Since making her film debut 25 years ago, Julia Stiles has proved herself to be a star with staying power.
Equally comfortable in everything from teen comedies and action movie blockbusters to art house movies and a Golden Globe-nominated TV run, the 40-year-old actress is as much in-demand now as she was a quarter of a century ago.
Yet Stiles believed, at one stage in her life, that her career would be over by now, such was the narrowing of role options for women as they grew older.
“When I was starting out as an actress, I wasn’t so secure in the idea that I would have a career at 40,” she admitted. “As a woman, you would fit either as the ingénue or the mothers, but there is a lot more variety out there for women these days.
“There has been 100% more positive than negative change in the industry (during my time). We are seeing so many great changes in terms of more diversity in storytelling and more women behind the scenes.
“My women peers now are doing some amazing work and those opportunities seem to be bigger and better for women past the ingénue age.
“There have been technological changes, too, where everything is streamed now, and in the advancements of social media – that has its own pitfalls, but there is something really refreshing about having a direct voice to your audience.”
Stiles’ new movie is The God Committee, a hard-hitting and thought-provoking drama in which she co-stars with Frasier’s Kelsey Grammer. They play two members of an organ transplant committee that has one hour to decide which of three patients should receive a donor heart.
Based on a play, the film, directed by Austin Stark, examines how each of the committee struggles in the years afterwards with the decision they made.
It’s the latest weighty role for New Yorker Stiles – the eldest of three children to an artist mother and elementary school teacher father – who began acting when she was 11 at the La MaMa Theatre Company.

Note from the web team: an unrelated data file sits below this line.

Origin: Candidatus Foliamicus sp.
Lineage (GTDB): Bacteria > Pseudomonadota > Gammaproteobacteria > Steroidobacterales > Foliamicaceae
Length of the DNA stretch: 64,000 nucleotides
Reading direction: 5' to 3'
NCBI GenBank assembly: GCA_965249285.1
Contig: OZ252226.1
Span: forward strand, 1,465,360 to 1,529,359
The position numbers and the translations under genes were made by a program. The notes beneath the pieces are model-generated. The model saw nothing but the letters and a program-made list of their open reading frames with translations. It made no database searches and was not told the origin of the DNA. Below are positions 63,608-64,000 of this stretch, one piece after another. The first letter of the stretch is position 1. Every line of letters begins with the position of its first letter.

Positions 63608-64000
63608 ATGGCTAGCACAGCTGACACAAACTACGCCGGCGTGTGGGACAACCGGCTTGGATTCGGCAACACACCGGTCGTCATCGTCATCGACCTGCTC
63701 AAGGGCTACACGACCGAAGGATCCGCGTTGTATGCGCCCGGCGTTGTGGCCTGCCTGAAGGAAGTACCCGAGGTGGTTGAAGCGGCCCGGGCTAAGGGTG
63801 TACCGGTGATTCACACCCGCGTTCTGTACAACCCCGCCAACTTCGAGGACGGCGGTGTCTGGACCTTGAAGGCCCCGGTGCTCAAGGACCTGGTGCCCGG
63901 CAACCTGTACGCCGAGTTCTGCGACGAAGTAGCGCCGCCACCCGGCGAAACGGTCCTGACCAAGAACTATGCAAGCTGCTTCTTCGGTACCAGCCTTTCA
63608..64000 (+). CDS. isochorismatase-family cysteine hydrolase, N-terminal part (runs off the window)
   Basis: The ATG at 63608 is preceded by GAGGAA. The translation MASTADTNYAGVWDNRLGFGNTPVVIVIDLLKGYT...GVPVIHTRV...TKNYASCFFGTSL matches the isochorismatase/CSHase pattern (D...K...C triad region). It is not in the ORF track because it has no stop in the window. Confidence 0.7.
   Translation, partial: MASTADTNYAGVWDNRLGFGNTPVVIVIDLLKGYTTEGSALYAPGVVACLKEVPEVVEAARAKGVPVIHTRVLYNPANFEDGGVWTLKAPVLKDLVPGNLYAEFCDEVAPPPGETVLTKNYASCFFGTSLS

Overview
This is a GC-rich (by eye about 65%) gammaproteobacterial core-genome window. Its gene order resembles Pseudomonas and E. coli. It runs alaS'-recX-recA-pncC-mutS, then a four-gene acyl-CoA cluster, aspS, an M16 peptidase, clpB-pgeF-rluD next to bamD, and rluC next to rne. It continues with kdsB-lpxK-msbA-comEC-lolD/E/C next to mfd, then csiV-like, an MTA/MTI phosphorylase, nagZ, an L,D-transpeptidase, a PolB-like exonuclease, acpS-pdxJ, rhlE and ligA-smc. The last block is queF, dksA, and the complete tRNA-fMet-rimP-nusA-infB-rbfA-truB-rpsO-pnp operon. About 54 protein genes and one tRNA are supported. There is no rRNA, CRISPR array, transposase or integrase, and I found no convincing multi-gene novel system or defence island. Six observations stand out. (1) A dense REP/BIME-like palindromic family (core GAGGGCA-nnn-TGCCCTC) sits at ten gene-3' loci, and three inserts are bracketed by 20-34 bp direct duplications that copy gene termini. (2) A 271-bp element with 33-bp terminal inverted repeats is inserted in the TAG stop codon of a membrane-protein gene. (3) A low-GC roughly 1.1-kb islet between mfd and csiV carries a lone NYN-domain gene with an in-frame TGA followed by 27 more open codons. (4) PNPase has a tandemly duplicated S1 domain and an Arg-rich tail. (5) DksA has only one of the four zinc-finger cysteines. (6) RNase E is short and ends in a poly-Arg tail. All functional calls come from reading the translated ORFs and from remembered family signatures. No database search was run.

She appeared in a Cyndi Lauper music video when she was 12 and in six episodes of children’s TV series Ghostwriter before making her film debut in 1996 in I Love You, I Love You Not, alongside Jude Law and Claire Danes.
She played Harrison Ford’s daughter in The Devil’s Own but her breakthrough role came in 1999 teen comedy, 10 Things I Hate About You, loosely based on Shakespeare’s The Taming Of The Shrew, and co-starring the late Heath Ledger, and Joseph Gordon-Levitt. She won an MTV Movie Award for best female breakthrough performance.
There followed another teen hit, Down To You, and Save The Last Dance, which won her another MTV accolade, this time for best female performance, for her role as an aspiring ballerina forced to leave her home after her mother died.
But Stiles was already showing she wasn’t willing to just play it safe. In between the teen movies, she was taking on the role of Ophelia in a 2000 version of Hamlet and as Desdemona in O, a 2001 version of Othello, as well as a dark role in David Mamet’s State And Main, and on stage in London and Broadway in Oleana.
It’s a trend that Stiles has continued with throughout the past 20 years, going from playing Nicky Parsons in four big-budget Bourne films alongside Matt Damon while also choosing indie projects like Closed Circuit and Out Of The Dark.
Now, having had time to reflect during the pandemic lockdowns, she is ready to focus on the next stage of her career.